Bangalore’s children pay tribute to Tagore

Tagore's 150th birth anniversary and Association for the Mentally Challenged's golden jubilee was celebrated with seven stories performed on stage. It was an enjoyable evening.

It is always pleasant to go to a play which is for children, and even more so when it is being staged to celebrate something good. In this case, it was the play, "Robi’s Garden", which was an original play by Bangalore Little Theatre (BLT), to celebrate the Golden Jubilee of the Association for the Mentally Challenged (AMC).

BLT was founded in 1960, and is the city’s oldest theatre society. In 2006, BLT set up a separate Academy of Theatre Arts. BLT has a strong programme for children’s theatre, and usually stages a major production every year in the August/September period.

This year, in line with the celebration of the 150th s birth  anniversary of our Nobel Laureate, Rabindranath Tagore, BLT staged "Robi’s Garden", in which the scriptwriter, Vijay Padaki, and the director, Priyadarshini Rao, sourced material from various stories and writings of Tagore, that show, not just the towering intellectual that he was, but his more approachable facet that loved children. The attempt is to stimulate the imagination of the children (and adults) who watch the play.

A series of stories (seven in all) were performed in the form of short vignettes. The introduction had a group of children going into the garden of Jorasanko, where Tagore’s ancestral home is located, in Kolkata, In the courtyard (often a venue for theatre in the days of yore) they meet the caretaker, who seems to be the Kabuliwalla of Robi-da’s creation…who asks them to exercise their imagination freely. The seven stories then segued into one another.

The stories had both animal and human characters, and both child and older artistes brought out the various morals that Tagore would have liked the audience to infer from his stories.  The cast of characters includes alternate actors, and the list is too long for me to present here, much as I would like to, to appreciate the effort the artistes have put in.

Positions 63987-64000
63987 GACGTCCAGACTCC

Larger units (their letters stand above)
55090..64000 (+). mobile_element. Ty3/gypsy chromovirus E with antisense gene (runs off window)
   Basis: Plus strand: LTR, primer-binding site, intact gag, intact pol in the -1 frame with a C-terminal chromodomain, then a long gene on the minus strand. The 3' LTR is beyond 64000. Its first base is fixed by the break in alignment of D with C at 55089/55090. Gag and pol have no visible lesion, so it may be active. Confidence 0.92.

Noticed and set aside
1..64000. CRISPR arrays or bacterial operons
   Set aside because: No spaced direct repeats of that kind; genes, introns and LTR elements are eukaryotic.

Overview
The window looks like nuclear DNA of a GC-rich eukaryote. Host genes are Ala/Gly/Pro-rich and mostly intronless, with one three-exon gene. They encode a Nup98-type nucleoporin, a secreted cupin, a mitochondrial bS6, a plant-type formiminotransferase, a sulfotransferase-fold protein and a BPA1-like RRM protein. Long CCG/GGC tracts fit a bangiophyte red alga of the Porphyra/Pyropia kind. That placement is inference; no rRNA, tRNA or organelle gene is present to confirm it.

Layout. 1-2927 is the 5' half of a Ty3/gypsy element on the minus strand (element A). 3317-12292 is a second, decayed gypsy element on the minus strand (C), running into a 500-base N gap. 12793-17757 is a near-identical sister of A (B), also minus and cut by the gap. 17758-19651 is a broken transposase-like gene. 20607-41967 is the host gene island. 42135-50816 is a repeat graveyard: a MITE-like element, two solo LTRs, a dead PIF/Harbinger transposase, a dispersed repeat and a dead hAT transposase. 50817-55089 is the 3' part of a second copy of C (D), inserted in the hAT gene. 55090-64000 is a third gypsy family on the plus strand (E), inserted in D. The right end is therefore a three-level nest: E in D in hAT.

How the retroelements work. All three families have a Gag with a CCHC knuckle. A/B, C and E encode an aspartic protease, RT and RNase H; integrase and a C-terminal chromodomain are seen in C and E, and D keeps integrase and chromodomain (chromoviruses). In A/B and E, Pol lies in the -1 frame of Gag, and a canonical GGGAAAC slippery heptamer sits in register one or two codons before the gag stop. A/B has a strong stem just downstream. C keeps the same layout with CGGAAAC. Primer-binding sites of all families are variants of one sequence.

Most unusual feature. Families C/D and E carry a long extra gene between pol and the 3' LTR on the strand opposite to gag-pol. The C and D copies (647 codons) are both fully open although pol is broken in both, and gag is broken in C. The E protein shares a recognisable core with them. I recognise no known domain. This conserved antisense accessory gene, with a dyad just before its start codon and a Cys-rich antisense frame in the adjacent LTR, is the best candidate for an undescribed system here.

The costumes added to the magical effect of the production. Sunitha Rajagopalan and Anusha Mujumdar, take a  bow, for a job well done! The stage management by Naveen Tater was also well executed; the choreography of actors’ entrances and exits, their positions on stage, were all well-managed.  

I must also mention the excellent brochure, put out jointly by BLT and AMC; the goals and achievements of both organisations were highlighted, and it was a colourful booklet to take home and educate oneself about the work that these two groups are doing….and the synergy between them. Credit for this should go to the publicity design by The Other Design Studios.

The stage properties and settings were another plus. Simple, yet colourful, a picket fence, a couple of beautifully painted trees, and other simple props set the tone of the play, and also ensured changes of scene without too much of a fuss.

The volunteers, both from BLT and AMC, had also a major role in the play’s success, and deserve special mention. They worked both behind the stage, and in the auditorium, ensure that everything went smoothly.

However, the first show did suffer from a few drawbacks…and some of them were unavoidable. When the Governor of Karnataka is coming to inaugurate the show, and is accompanied by his retinue, one has to be resigned to a delay…and so it proved. The show, slated to start at 6.30pm, started only around 6.45, and by the time the speeches and felicitations were over and the play started, it was beyond 7.40pm. This meant that the audience, who had to be in their seats well before 6.30pm for security reasons, got restive, and by 8.30pm I saw several people leaving. The rainy season also had something to do with people’s early departures, as they knew they would be battling traffic and weather to get home.

But apart from this, I do  feel that the production as such can be tightened up a bit. The 90-minute duration of the play certainly seemed to drag a bit towards the end. The tale that the children themselves contribute, "Profit and Loss", could, I feel, have been cut out altogether by performing the other plays, after all, the children and the older artistes are paying tribute to Tagore anyway. There were also several fumbles in the dialogue delivery, but hopefully, good direction would have taken care of these foul-ups in the later shows.

All in all, though, the play was a very enjoyable one, which I would heartily recommend for the children of Bangalore. Another very praiseworthy initiative by BLT is taking the play to various venues during this stretch, to get more children, and older people, to see this lovely tribute to Rabindranath Tagore, from the stage artistes of this city.


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